A long-term financial plan is more than chance
The French writer and poet Antoine Marie Jean-Baptiste Roger said, “A goal without a plan is a wish.” Regardless of not knowing who he was, he had a point. Without a plan, your financial goals are left to luck. Guarantee your financial success with these six steps for your long-term financial plan and this bada$$ budget.
Start your 360-financial plan today
A 360-financial planning breaks down into three buckets. They are a daily financial plan achieved day-to-day, a short-term financial plan achieved within three to five years and a long-term financial plan that takes five or more years to achieve. The daily financial plan supports the short-term financial plan that supports the long-term financial plan.
An analogy for creating your 360-financial plan is that of the bucket with rocks, pebbles, and sand. If you fill your bucket with all your sand, you can’t add pebbles or rocks. If you do the opposite and fill your bucket with rocks, and then pebbles and then sand, you can all three into the bucket.
The rocks in this analogy represent your big or long-term financial goals, such as preparing for retirement. The pebbles represent smaller financial goals, such as qualifying for your full employer match. The sand represents the smallest, daily, goals like sticking with your day-to-day budget.
If you only focus on the sand, the weekend shopping and dinners out, you won’t have enough money for your bigger financial goals. Then, that fabulous vacation was nothing but a wish, and a mai tai on the couch isn’t as tasty as a mai tai on the beach.
So, let’s start your 360-financial plan with your long-term financial plan
1) Decide on your one to three biggest Q.U.E.E.R. goals
The first step in creating a long-term financial plan is deciding what you most want. What are your biggest hopes and dreams for your life? Only so many rocks can fit into your bucket without it breaking. Narrow your biggest goals down to the most important ones using our Hopes & Dreams exercise. Once you’re clear on these goals, everything else will fall into place.
On Queer Money™, Going Bigger by Setting Q.U.E.E.R. Goals, we talked about setting Q.U.E.E.R. goals instead of stupid ones. Kidding. No IQ is required. Q.U.E.E.R. stands for:
2) Understand why your Q.U.E.E.R. goals are so important to you
Because your long-term financial plan will take five or more years to accomplish, there will be times and situations that challenge your commitment to these goals. A demotion or job loss could knock you off track. An unexpected illness or accident could slow your income for a period. If you understand your “why” – know your passion and drive – you’ll stick to your goals.
3) Create a budget
Budget is not a four-letter word. Many people think of a budget like a diet, and no one likes a diet. A budget is not like a diet “saying what you can’t do and that you can’t have that.” A budget is the roadmap of your long-term financial plan, and it tells you what you can do and when.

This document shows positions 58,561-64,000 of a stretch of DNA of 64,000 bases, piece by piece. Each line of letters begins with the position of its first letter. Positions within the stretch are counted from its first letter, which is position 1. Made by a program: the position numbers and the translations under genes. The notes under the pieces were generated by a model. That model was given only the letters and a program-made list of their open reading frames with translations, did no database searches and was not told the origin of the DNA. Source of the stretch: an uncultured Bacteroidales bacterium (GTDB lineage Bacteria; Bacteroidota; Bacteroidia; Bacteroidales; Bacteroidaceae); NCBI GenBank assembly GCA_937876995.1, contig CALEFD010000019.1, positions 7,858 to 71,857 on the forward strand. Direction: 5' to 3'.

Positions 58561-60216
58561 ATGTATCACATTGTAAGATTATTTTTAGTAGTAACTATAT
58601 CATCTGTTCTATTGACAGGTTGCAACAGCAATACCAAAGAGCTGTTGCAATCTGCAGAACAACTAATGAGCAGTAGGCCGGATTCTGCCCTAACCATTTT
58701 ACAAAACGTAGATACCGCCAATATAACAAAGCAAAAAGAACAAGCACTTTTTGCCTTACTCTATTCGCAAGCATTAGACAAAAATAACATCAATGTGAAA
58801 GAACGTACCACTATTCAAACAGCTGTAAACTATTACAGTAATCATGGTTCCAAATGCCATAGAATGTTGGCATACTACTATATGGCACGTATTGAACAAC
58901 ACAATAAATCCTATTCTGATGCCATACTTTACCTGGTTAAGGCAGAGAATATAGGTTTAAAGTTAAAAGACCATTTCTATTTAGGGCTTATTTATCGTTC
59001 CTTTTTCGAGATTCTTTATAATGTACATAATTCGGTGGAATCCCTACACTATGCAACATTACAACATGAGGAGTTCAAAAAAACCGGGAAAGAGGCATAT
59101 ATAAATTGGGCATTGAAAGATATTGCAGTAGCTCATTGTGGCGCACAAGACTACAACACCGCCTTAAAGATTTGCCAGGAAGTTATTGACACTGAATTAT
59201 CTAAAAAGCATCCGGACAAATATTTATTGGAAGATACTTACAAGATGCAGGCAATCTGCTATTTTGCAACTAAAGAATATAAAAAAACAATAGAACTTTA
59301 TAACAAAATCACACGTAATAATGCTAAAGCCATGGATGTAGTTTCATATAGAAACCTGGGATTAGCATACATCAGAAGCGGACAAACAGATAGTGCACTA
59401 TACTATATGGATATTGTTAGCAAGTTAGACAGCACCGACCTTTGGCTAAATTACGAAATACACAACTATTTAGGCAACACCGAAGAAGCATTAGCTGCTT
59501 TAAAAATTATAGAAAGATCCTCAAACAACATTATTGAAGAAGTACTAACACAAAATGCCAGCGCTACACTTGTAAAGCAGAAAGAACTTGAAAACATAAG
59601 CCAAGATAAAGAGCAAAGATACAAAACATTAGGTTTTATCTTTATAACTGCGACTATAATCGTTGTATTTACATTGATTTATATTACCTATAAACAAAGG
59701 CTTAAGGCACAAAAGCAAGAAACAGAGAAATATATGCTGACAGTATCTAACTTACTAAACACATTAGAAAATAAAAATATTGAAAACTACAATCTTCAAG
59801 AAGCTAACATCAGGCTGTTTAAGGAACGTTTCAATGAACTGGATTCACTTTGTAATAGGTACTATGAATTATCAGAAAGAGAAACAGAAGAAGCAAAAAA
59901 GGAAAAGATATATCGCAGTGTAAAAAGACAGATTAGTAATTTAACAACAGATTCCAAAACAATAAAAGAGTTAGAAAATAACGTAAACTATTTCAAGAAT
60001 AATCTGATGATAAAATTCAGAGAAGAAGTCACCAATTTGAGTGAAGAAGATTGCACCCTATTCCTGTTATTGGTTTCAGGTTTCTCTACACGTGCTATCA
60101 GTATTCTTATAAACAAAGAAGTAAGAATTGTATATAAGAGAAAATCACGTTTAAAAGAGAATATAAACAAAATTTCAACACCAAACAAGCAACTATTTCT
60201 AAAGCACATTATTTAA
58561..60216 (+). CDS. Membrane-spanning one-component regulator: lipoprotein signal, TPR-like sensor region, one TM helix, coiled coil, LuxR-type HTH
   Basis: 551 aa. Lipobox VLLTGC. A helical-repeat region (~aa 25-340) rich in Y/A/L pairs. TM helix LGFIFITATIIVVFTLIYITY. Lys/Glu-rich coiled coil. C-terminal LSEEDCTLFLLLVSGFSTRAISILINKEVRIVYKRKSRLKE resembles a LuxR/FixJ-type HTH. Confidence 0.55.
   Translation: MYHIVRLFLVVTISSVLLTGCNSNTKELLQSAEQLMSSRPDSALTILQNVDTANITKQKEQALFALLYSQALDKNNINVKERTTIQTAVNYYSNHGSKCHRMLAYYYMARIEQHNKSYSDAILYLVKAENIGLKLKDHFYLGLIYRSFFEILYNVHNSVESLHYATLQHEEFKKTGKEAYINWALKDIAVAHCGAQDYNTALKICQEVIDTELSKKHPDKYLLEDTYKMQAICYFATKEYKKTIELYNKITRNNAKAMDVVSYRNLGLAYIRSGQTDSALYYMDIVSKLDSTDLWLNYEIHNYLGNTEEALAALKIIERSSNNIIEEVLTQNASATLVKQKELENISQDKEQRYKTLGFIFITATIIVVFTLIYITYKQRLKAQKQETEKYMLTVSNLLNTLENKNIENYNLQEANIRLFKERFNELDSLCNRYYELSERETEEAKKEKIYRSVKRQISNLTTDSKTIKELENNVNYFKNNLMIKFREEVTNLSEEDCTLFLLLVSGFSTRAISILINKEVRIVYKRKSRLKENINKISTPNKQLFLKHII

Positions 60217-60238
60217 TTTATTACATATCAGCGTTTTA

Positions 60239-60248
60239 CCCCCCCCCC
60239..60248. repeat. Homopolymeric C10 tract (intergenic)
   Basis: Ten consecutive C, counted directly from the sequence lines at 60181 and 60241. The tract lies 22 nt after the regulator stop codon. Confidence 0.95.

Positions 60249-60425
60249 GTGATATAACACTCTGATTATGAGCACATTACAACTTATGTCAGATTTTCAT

Putting your income and expenses down on paper or in Excel puts into dollar signs how you’ll achieve your long-term financial goals, the rocks. To continue with the food analogy, because I must be hungry, your budget is your menu.
Do worry about having to dive into Excel and create your own budget. We’ve done the hard work for you. Click here to get the same budget we use to manage our daily, short-term and long-term financial goals.
4) Open accounts for each of your financial goals
Once you know what and how many goals you have, open an account to start saving and investing for those goals. For retirement goals, a company-sponsored retirement account such as a 401(k), defined benefit plan or 403(b) with an Individual Retirement Account (IRA) or Roth IRA is ideal.
For non-retirement goals, open a separate account. Set up automatic payments into these accounts for a specific dollar amount through direct deposit or recurring Electronic Funds Transfer (EFT). By automating these contributions, you’ll eliminate your regular involvement and the risk of missing or skipping a payment.
5) Socialize your long-term financial plan and goals
Share your long-term financial plan and goals with a friend, colleague or family member. Making your goals public makes you accountable and finds you an accountability partner. This helps ensure your financial success.
Your accountability partner will ask you about your goals and plans, which will help make them clearer to you. They’ll ask you for updates and, of course, you’ll want to share successes rather than failures. This will motivate you to success.
If you want a more formal way to engage your accountability partner with your long-term financial plan and goals, we created our commitment contract that both you and your accountability partner can sign.
6) Monitor your monthly and quarterly success, and tack accordingly
Being successful with your long-term financial plan will require constant engagement from you. Many obstacles and opportunities will come up over the next five-plus years, and you’ll want and need to adjust your budget. If you get a raise or promotion, you’ll have more money that, if allocated correctly, can help you achieve your long-term financial goals sooner. Unexpected expenses could arise, and you’ll need to adjust your budget to meet both your immediate needs and long-term goals.
Complete these six steps for your long-term financial plan and you’ll be better prepared than 40% of queer people and one-third of the general population.
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